In the second place, accepting to be surprised by an enemy advance should not be taken in its first direction, otherwise it is to accept failure or defeat. Here, it is appropriate to accept that uncontrolled spaces exist. It is then necessary to adopt a posture of active defense (safety), or rather reactive. The enemy can move easily, take advantage of the shortcomings of the device to appear where it is least expected, but if it is a fact accepted by the command and the troop, then surprise becomes a simple tactical fact. Of course, this requires specific training and large reaction forces, but it also requires thinking about the acceptance of casualties.

In this context, being able to withstand the shock of surprise presupposes above all a higher morale than that of the opponent. It is indeed this moral strength which allows aggressiveness and immediate reactivity, from the lowest tactical level. The example of CENTAC is extremely revealing. In this training camp, the vegetation and the relief very often cause the opponents to overlap: at the level of the fighter or the crew, a real encounter takes place where everyone is surprised. The one who overcomes the surprise the fastest will in most cases be the winner. This instant reactivity can also be improved by technology, which is the main advantage of the SCORPION fight.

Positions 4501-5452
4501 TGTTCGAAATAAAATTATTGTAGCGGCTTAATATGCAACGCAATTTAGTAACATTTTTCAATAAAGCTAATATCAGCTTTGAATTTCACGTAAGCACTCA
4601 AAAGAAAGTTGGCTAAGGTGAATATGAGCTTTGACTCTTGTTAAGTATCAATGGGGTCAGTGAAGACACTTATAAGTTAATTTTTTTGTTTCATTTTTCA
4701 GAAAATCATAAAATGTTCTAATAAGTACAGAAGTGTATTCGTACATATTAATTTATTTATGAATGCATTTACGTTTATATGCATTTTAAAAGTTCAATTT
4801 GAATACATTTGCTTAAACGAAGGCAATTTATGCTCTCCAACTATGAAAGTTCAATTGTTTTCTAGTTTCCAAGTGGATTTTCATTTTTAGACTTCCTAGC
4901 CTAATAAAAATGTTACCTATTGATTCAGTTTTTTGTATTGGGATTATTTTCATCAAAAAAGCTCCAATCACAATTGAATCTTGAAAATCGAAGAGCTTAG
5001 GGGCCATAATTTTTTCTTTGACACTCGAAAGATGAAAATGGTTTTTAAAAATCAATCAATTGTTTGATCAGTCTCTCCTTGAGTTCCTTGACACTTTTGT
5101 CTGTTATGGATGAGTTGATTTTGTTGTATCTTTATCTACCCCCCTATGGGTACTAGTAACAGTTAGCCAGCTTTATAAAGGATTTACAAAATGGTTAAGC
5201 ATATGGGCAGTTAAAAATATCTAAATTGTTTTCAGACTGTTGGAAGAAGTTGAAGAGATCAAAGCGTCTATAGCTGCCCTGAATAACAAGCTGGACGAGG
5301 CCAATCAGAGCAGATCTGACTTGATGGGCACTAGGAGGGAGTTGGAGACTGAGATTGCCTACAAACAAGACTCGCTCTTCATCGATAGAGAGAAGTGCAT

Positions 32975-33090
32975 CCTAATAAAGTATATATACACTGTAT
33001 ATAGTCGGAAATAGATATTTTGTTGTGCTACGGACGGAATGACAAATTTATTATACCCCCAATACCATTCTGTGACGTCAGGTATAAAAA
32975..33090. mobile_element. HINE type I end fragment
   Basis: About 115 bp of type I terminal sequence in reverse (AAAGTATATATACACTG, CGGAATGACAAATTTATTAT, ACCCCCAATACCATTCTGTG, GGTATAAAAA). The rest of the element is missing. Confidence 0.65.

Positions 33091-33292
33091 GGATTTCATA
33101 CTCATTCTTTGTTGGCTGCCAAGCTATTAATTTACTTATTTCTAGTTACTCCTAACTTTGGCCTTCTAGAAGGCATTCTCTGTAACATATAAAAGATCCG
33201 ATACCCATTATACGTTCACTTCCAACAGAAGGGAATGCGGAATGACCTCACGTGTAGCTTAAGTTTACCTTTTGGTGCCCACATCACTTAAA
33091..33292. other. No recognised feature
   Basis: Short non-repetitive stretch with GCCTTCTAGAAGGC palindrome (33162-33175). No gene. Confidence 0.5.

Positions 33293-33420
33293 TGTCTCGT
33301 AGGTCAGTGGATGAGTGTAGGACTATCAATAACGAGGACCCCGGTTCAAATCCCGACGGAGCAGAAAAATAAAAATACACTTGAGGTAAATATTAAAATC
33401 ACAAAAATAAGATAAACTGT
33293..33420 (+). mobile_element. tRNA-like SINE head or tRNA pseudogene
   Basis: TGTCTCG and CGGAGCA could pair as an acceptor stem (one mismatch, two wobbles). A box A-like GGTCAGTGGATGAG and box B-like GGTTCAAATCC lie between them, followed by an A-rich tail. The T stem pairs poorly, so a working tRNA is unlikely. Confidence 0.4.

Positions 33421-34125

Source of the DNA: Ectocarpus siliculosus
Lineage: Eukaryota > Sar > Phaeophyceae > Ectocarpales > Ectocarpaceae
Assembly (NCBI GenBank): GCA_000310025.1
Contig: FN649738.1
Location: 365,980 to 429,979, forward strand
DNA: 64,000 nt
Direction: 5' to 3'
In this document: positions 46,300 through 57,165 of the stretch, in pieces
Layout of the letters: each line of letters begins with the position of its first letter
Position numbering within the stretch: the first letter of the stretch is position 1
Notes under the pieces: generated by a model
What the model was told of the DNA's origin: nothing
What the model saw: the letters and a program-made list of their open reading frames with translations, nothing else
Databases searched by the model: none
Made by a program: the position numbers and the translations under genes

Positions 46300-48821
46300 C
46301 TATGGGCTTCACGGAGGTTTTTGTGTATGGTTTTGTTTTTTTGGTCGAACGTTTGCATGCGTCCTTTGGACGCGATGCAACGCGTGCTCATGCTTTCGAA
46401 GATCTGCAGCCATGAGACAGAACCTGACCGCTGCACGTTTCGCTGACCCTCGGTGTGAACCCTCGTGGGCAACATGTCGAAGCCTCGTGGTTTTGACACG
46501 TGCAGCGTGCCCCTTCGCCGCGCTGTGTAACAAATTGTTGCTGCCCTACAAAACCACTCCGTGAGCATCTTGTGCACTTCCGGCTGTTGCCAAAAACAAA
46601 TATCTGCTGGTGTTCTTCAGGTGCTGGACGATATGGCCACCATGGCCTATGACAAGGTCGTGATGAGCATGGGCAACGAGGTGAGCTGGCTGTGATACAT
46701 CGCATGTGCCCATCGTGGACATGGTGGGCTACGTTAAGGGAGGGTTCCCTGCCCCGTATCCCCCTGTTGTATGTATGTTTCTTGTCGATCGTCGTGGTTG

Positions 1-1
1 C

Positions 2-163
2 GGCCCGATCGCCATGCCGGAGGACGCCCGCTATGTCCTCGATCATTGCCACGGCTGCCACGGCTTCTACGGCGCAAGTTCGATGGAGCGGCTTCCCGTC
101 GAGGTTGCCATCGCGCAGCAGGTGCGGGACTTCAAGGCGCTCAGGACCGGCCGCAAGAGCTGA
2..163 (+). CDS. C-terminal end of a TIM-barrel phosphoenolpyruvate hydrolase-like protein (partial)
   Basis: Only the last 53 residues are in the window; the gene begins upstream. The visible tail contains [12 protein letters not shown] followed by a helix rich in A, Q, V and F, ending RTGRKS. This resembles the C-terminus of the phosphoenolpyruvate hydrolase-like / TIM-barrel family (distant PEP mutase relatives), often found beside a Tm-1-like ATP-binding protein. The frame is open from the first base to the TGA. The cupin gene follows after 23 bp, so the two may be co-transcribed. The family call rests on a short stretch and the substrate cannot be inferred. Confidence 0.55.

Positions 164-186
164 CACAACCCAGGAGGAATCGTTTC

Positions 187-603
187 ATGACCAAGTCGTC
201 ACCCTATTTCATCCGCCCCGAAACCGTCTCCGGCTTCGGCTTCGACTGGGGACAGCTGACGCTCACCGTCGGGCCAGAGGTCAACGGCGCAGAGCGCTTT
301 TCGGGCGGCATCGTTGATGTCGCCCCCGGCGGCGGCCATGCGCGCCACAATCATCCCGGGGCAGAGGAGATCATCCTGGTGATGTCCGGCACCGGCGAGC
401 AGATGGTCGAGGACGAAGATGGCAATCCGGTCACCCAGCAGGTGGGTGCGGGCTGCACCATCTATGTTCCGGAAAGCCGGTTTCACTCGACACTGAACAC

Thus, defensive modes of action can also make use of gaps in space for their own benefit. This implies an adaptation of minds and texts, and it also implies thinking of defence as mobile, or rather as less permanent as possible. This principle was adopted for Operation Sentinel, proportionately speaking. While it is certain that the balance of power should no longer be the major parameter deciding on the mode of action in lacunar spaces, the question remains as to what other parameters should be chosen. Technology, moral force, experience?

Rethink lautonomy du command and units

At about the same time that the French Army chose to recreate the divisional level, the Iranian Army made the opposite choice. This might seem trivial or even irrelevant, yet the image of a dictatorial regime refusing change does not apply to its army. Indeed, the Iranian military has a doctrine which it regularly updates as it seeks to adapt quickly to the new threats on its borders. And it must be said that they are rather well served from this point of view. Thus by observing the hybrid combat employed by Daech, they came to the conclusion that this particularly flexible and powerful enemy, manoeuvring in lacunar spaces, needed in response to develop the autonomy of their units. The divisional staffs were then seen as a factor restricting local initiative, which was left to the brigade and especially battalion level (the regiment does not exist).